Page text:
I doubt he was the first person to say this, but I remember these words of wisdom from a former mentor of mine, the notably named sales guru Johnny Apples. I’ve always believed in this principle and tried to apply it to my own behaviours (those who know me will be the judge!).
Many business people claim to embrace this same belief, but sometimes their enthusiasm for their product (especially during networking exchanges) leads to self-absorbed monologues and a negative footprint. It’s no way to sell yourself.
So how do we create solid first impressions and cultivate successful business relationships? Here are 7 simple (but not easy) things we can do:
1) Have something to say that’s worth listening to
Have a good story to tell about your company and yourself. Make it human, personal and include something insightful (the buying psychology of your clients for example).
We love to hear the story behind the business, the idea which formed the brand, the people who make it happen and the outcomes it creates. Don’t make it cold and focused purely on financial return. There’s more on this here.
2) Speak well
Few people use their speaking voice to its full potential. That’s partly because we have little idea what we actually sound like to other people, and therefore lack any reference point. By and large we respect and admire people who speak clearly and at a good pace, have nice variety, limit filler expressions (“you know” or “like” or “err”) and convey passion for their topic.
With practice you can develop your speaking voice, but it’s essential to understand how you come across currently, and how it might be improved.
3) Brush up your ‘non-verbals’
Human beings read an awful lot into how things are said, and that includes facial expressions, gesturing and body posture. Tony Blair improved his speaking style after being made aware of a body language issue – a tendency to point his finger at the audience when trying to emphasise something. By joining his thumb and forefinger at such moments, he came across as delivering an insight rather than pushing a viewpoint.
Intelligent use of body language can add flair, energy and impact to your speaking. Even a little thing like moving forwards when you want to stress a point helps you become more persuasive.
4) Be helpful
When you have a product or idea to promote it’s tempting to focus exclusively on this, as if it were the ONLY way you can help people. But of course that’s not true. You could tell them about an event, a TED talk, a book, a useful contact, a better route into town, an amazing recipe for chilli – any number of things which might make their life a little better. It’s a form of generosity because it doesn’t appear to profit you in the short term. But it creates connection.
Also, remember to let others help you too – it makes them feel good and conveys a certain humility on your part.
5) Be positive
We like to be around positive people who show enthusiasm for their work and beliefs. But don’t come across as a crazed zealot! Feel your way into a conversation and leave people wanting more when you start to explain about your life and work. By all means come across as passionate about your job, but be respectful of others. Avoid criticising people (…maybe Donald Trump).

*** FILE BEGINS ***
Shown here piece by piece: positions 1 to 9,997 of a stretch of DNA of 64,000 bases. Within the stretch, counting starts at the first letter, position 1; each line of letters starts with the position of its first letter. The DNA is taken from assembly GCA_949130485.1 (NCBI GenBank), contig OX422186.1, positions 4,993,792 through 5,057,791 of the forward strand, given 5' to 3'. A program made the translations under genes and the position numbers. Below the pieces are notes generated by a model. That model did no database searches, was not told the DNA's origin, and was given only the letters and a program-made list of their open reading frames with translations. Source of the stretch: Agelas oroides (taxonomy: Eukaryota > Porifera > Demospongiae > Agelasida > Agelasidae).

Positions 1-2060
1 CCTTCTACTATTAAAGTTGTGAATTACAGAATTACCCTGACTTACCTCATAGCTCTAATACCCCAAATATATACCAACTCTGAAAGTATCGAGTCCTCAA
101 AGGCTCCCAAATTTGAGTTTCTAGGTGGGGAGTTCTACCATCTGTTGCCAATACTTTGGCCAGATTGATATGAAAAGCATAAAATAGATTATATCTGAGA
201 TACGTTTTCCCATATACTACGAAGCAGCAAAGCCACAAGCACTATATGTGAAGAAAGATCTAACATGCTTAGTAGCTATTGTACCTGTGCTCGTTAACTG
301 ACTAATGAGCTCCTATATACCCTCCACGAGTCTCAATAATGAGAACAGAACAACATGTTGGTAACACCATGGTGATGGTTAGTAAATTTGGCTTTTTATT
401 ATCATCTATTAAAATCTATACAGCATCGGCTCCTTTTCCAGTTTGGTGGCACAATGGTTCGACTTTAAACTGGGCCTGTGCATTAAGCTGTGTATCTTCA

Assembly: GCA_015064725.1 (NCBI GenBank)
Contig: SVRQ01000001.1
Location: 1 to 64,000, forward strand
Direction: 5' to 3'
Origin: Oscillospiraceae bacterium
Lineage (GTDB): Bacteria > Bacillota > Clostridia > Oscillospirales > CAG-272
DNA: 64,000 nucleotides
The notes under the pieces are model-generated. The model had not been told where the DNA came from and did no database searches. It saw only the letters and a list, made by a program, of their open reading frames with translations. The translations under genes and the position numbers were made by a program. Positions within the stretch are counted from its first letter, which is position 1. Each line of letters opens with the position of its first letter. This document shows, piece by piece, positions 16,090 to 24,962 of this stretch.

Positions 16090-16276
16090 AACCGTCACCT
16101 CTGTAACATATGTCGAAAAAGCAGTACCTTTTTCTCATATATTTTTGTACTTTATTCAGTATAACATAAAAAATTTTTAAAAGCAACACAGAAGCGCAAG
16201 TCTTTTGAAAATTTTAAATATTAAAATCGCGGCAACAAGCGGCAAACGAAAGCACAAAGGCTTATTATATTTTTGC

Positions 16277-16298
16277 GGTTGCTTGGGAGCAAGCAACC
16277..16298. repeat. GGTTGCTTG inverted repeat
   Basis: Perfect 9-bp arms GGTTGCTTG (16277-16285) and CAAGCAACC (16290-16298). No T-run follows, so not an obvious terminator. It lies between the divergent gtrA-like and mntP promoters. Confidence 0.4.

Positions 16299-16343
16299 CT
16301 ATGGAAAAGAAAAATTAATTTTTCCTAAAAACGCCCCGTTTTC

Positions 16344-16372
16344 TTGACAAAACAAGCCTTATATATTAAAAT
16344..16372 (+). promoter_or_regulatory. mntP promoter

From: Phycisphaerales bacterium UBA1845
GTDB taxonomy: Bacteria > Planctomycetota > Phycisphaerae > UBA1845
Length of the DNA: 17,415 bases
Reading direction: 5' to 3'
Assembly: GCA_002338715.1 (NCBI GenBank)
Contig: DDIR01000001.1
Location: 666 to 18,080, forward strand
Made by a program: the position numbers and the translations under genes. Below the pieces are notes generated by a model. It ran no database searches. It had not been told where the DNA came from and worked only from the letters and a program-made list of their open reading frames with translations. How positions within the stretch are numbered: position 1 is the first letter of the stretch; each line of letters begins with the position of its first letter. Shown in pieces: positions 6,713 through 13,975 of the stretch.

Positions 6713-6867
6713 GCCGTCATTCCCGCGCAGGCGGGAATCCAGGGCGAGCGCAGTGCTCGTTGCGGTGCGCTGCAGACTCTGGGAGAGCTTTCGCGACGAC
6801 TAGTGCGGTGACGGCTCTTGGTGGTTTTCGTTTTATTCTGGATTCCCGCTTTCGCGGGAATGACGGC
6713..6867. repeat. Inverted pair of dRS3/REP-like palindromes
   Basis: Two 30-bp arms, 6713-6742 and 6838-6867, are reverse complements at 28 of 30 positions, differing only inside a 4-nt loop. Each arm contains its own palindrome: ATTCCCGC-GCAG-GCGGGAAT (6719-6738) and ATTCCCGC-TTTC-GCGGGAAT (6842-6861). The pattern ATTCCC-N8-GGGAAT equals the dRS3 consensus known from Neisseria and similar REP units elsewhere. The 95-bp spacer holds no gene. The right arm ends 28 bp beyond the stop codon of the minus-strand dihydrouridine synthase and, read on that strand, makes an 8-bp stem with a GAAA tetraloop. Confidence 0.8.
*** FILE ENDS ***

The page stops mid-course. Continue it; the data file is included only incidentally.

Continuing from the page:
6) Be interested
Give people the gift of your attention. Show them you’re interested by asking good, open questions and listen to the answers. Probe a little and find common ground.
Listening is an underrated skill and very hard to do well, to stay in the moment. That’s partly because the average person talks at 225 words per minute, but we tend to listen at up to 500 words per minute. As TED speaker and National Public Radio interviewer Celeste Headlee points out,
..our minds are filling in those 275 other words.
I ran a workshop a few years ago and during a networking role play the conversation between two delegates dried up when one partner declared they were into golf. The other person had no interest in golf and didn’t know what to say. A great strategy here is to say, “You know, I meet lots of business people who love their golf but I’ve never really ‘got’ it. Tell me, what is it about golf that gets people so hooked?”
You’re not pretending to be interested in a sport you don’t like. You’re interested in why people are interested!
Good conversationalists aren’t just good talkers, they’re interested in the world around them. They don’t listen with the intent of responding, but in order to understand (Covey). The interest they show in us makes us feel valued and better about ourselves. It’s a characteristic of people we’d describe as charming.
7) Deliver on your promises
If you say you’ll do something, make sure you do (that’s the foundation of trust). If you do more than expected, you’ll begin to wow people and get them talking. After all, isn’t that the meaning of the word ‘remarkable’ – worth talking about?
It’s sometimes hard for people to develop these skills and behaviours because they’re simply not aware of their own shortcomings. Others may shy away from pointing them out for fear of the reaction – after all, it’s very easy to take such feedback as a personal criticism.
But if you’re open to it and willing to improve you’re in a great position to promote that most important product – YOU!